How to generate a uniformly distributed set of rays over the unit sphere: Generate a point inside the bi-unit cube. (Three uniform random numbers in [-1,1].) Is that point inside the unit sphere (and not at the origin)? If not, toss it and generate another (not too often.) If so, treat it as a vector and normalize it. Poof, a vector on the unit sphere. This won't guarantee a isotropic covering of the unit sphere, but is helpful to generate random samples.

--Jeff Goldsmith


One method is simply to do a longitude/latitude split-up of the sphere (and randomly sampling within each patch), but instead of making the latitude lines at even degree intervals, put the latitude divisions at even intervals along the sphere axis (instead of even altitude [a.k.a. theta] angle intervals). Equal axis divisions give us equal areas on the sphere's surface (amazingly enough - I didn't believe it was this simple when I saw this in the Standard Mathematics Tables book, so rederived it just to be sure).

For instance, let's say you'd like 32 samples on a unit sphere. Say we make 8 longitude lines, so that now we want to make 4 patches per slice, and so wish to make 4 latitudinal bands of equal area. Splitting up the vertical axis of the sphere, we want divisions at -0.5, 0, and 0.5. To change these divisions into altitude angles, we simply take the arcsin of the axis values, e.g. arcsin(0.5) is 30 degrees. Putting latitude lines at the equator and at 30 and -30 degrees then gives us equal area patches on the sphere. If we wanted 5 patches per slice, we would divide the axis of the unit sphere (-1 to 1) into 5 pieces, and so get -0.6,-0.2,0.2,0.6 as inputs for arcsin(). This gives latitude lines on both hemispheres at 36.87 and 11.537 degrees.

The problem with the whole technique is deciding how many longitude vs. latitude lines to make. Too many longitude lines and you get narrow patches, too many latitude and you get squat patches. About 2 * long = lat seems pretty good, but this is just a good guess and not tested.

Another problem is getting an even jitter to each patch. Azimuth is obvious, but you have to jitter in the domain for the altitude. For example, in a patch with an altitude from 30 to 90 degrees, you cannot simply select a random degree value between 30 and 90, but rather must get a random value between 0.5 and 1 (the original axis domain) and take the arcsin of this to find the degree value. (If you didn't do it this way, the samples would tend to be clustered closer to the poles instead of evenly).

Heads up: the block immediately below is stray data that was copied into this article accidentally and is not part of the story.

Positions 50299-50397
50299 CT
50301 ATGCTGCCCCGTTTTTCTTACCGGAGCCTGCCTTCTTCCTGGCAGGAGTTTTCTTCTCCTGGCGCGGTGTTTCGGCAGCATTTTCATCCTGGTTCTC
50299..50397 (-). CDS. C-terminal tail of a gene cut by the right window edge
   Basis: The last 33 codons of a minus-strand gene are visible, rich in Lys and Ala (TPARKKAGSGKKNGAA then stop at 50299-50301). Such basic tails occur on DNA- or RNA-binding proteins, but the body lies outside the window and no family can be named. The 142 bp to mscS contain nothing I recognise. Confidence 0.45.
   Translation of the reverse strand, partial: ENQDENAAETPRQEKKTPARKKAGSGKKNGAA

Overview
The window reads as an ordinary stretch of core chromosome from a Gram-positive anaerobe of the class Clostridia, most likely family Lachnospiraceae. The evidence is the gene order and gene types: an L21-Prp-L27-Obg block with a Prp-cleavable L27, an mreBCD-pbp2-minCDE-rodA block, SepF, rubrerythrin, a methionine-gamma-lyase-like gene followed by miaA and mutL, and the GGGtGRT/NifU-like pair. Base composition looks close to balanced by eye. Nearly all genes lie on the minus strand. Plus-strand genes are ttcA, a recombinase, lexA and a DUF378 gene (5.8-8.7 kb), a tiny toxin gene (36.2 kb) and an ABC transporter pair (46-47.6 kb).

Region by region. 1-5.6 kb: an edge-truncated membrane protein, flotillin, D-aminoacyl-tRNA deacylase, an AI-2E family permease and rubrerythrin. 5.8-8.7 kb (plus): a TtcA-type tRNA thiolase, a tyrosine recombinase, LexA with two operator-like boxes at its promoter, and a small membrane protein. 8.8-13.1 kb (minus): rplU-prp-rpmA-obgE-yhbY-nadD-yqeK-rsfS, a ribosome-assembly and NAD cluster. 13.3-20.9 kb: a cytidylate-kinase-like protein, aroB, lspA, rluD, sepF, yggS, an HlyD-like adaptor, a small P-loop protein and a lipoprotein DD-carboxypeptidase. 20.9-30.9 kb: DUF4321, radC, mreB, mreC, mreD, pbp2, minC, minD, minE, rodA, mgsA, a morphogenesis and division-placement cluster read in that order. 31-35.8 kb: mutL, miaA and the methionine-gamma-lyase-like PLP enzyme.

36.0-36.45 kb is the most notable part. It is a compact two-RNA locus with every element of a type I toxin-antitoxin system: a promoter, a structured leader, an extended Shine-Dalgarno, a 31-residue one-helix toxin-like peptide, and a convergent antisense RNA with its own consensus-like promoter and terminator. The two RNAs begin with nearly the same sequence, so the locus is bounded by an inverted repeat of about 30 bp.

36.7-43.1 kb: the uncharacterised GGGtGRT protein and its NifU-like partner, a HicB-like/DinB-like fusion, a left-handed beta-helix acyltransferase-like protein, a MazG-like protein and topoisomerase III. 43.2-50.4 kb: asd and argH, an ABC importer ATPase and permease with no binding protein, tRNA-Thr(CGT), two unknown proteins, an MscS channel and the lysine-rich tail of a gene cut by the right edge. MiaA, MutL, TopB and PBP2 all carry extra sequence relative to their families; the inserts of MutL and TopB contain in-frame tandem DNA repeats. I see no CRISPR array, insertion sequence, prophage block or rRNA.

Yet another problem with the above is that you get patches whose geometry and topology can vary widely. Patches at the pole are actually triangular, and patches near the equator will be much more squat than those closer to the poles. If you would rather have patches with more of an equal extent than a perfectly equal area, you could use a cube with a grid on each face cast upon the sphere (radiosity uses half of this structure for hemi-cubes). The areas won't be equal, but they'll be pretty close and you can weight the samples accordingly. There are many other nice features to using this cast cube configuration, like being able to use scan-line algorithms, being able to vary grid size per face (or even use quadtrees), being able to access the structure without having to perform trigonometry, etc. I use it to tessellate spheres in the SPD package so that I won't get those annoying clusterings at the poles of the sphere, which can be particularly noticeable when using specular highlighting.

--Eric Haines

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Depth of Field Problem

From: Marinko Laban via Frits Post dutrun!frits@mcvax.cwi.nl